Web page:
Reading through The Public and its Problems

Reading through Dewey’s famous and still very inspiring book on ‘the public’, from 1927. Still 2 chapters to go. Here’s my digest/summary.

All quotes from: John Dewey, The Public and its Problems, Swallow Press, Ohio UP / New York, Henry Holt & Company, 1927.

” [T]he consequences [of human actions] are of two kinds, those which affect the persons directly engaged in a transaction, and those which affect others beyond those immediately concerned. In this distinction we find the germ of the distinction between the private and the public.” p. 12

“When the consequences of an action are confined, or are thought to be confined, mainly to the person directly engaged in it, the transaction is a private one.” p. 12-13

“Yet if it is found that the consequences of conversation extend beyond the two directly concerned, that they affect the welfare of many others, the act acquires a public capacity.” p. 13

“The distinction between private and public is thus in no sense equivalent to the distinction between individual and social (…). Many private acts are social; their consequences contribute to the welfare of the community or affect its status and prospects. In the broad sense any transaction deliberately carrried on between two or more persons is social in quality. It is a form of associated behavior and its consequences may influence further associations.” p. 13

“It is not without significance that etymologically “private” is defined in opposition to “official”, a private person being one deprived of public position.” p. 15

“The obvious external mark of the organization of a public or of a state is thus the existence of officials. Governement is not the state, for that includes the public as well as the rulers charged with special duties and powers. The public, however, is organized in and through those officers who act in behalf of its interests.” p. 27-28

“[T]he problem of discovering the state (…) is a practical problem of human beings living in association with one another, of mankind generically.” p. 32

“[T]he state is the organization of the public effected through officials for the protection of the interests shared by its members.” p. 33

“[O]ur conception gives a criterion for determining how good a particular state is: namely the degree of organization of the public which is attained, and the degree which its officers are so constituted as to perform their function of caring for public interests.” p. 33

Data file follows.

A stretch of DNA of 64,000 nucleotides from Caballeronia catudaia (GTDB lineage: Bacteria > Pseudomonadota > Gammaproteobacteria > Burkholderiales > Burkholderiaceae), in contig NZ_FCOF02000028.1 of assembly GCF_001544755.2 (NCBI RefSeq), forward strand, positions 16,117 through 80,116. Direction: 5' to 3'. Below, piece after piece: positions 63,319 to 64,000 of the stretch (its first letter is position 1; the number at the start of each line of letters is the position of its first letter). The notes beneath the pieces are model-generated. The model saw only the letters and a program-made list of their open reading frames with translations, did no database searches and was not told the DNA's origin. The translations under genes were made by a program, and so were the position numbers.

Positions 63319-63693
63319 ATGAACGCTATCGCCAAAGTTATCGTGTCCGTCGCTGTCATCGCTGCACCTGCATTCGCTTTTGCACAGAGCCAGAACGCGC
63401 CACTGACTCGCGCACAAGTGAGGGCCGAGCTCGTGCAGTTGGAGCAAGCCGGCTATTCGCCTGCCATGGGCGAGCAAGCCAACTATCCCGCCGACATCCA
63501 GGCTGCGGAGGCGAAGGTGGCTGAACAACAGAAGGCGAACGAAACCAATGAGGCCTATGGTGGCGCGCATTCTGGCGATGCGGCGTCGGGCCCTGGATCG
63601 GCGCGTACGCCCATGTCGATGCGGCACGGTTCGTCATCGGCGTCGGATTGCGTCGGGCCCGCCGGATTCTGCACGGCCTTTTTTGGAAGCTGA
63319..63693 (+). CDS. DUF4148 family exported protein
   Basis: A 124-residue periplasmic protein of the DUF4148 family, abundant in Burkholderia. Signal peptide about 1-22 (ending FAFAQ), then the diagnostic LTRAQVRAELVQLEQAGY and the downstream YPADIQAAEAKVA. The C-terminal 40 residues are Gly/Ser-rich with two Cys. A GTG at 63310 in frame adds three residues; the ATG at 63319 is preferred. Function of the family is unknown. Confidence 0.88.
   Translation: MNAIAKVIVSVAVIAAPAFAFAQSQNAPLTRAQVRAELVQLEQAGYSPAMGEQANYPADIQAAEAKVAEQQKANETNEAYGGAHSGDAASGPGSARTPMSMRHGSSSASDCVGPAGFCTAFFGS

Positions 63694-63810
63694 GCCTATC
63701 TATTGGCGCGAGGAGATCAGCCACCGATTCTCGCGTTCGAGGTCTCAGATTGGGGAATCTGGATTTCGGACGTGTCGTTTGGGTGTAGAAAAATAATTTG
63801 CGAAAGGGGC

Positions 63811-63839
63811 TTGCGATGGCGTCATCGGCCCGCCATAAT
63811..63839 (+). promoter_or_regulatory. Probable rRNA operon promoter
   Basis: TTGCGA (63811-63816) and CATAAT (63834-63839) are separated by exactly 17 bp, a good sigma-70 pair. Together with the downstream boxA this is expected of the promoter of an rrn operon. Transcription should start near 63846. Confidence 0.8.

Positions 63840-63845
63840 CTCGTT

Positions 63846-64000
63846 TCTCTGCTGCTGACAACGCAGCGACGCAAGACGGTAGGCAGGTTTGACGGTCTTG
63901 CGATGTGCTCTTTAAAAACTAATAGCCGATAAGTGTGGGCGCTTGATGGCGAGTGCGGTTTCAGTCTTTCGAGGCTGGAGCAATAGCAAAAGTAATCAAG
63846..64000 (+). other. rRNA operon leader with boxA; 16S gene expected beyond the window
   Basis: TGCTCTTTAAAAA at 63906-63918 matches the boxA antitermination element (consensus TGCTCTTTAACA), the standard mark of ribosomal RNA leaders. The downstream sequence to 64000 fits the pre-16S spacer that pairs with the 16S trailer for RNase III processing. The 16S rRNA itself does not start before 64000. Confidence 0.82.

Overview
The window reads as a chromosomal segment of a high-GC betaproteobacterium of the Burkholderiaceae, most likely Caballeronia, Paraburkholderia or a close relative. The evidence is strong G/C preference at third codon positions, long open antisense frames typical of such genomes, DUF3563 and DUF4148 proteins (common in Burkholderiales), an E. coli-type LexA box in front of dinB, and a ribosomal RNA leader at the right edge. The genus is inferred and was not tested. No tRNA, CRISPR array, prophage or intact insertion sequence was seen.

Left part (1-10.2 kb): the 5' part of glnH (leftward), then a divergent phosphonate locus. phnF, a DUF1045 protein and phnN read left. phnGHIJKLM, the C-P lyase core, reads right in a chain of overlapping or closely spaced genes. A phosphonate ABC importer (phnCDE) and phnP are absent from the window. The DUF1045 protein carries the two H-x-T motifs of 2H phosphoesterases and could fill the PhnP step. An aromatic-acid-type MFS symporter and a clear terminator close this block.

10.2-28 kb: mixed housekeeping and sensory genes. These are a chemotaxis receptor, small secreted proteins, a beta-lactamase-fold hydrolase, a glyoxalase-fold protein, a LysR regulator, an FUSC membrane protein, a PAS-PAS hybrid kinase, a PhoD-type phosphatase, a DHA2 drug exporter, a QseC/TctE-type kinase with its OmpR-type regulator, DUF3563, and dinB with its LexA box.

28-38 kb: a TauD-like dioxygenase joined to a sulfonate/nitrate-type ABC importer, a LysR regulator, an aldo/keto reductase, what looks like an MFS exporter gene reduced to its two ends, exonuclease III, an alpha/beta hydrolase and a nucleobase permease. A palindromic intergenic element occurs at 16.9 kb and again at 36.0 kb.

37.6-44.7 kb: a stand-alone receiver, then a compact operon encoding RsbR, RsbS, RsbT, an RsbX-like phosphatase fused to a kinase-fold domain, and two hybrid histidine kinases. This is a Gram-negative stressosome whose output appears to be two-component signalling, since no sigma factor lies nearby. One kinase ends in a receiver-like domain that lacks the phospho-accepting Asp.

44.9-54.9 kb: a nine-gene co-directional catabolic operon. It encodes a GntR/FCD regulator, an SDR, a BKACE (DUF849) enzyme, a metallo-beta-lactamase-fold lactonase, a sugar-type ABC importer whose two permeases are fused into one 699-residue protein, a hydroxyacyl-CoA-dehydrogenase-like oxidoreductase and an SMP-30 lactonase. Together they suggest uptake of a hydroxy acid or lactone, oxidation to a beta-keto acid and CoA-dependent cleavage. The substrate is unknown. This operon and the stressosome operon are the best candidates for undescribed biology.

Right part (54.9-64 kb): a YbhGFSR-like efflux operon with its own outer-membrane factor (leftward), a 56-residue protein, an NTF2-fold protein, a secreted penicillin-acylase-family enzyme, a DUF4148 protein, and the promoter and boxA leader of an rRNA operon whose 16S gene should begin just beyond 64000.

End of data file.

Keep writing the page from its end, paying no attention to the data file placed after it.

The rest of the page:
“But there is no a priori rule which can be laid down and by which when it is followed a good state will be brought into existence. In no two ages or places is there the same public.” p. 33

“The formation of states must be an experimental proces.” p. 33

“Those indirectly and seriously afffected for good or for evil form a group distinctive enough to require recognition and a name. The name selected is The Public.” p. 35

“What is the public? If there is a public, what are the obstacles in the way of its recognizing and articulating itself? Is the public a myth? Or does it come into being only in periods of marked social transition when crucial alternative issues stand out, such as that between throwing one’s lot in with the conservation of established institutions or with forwarding new tendencies?’ p. 123

“How can a public be organized, we may ask, when literally it does not stay in place? Only deep issues or those which can be made to appear such can find a common denominator among all the shifting and unstable relationships.” p. 140

“Attachement is a very different function of life from afffection. Affections will continue as long as the heart beats. But attachement requires something more than organic causes. The very things which stimulate and intensify affections may undermine attachements. For these are bred in tranquil stability; they are nourished in constant relationships. Acceleration of mobility disturbs them at their root. And without abiding attachements associations are too shifting and shaken to permit a public readily to locate and identify itself.” p. 140-141

“The new era of human relationships in which we live is one marked by mass production for remote markets, by cable and by telephone, by cheap printing, by railway and steam navigation.” p. 141

“The ties which hold men together in action are numerous, though and subtle. But they are invisible and intangible. We have the physical tools as never before. The thoughts and aspirations congruous with them are not communicated, and hence are not common. Without such communication the public will remain shadowy and formless, seeking spasmodically for itself, but seizing and holding its shadow rather than its substance. Till the Great Society is converted into a Great Community, the Public will remain in eclipse. Communication can alone create a great community.” p. 142

en,quotations,reading matter,research,ubiscribe | September 24, 2006 | 21:54 | comments (1) |

60 / 2.16

Zondagrondje Mechelse Heide. 12.00 – 14.30. Bewolkt en warm (26 graden?), soms wat zon. Zomers. Weer langs het kanaal & dan door het bos. Thuis de WK kijken. Kanne – kanaal – Rekem – Boorsem – Opgrimbie – Zutendaal – Gelik – Veldwezelt – kanaal – Kanne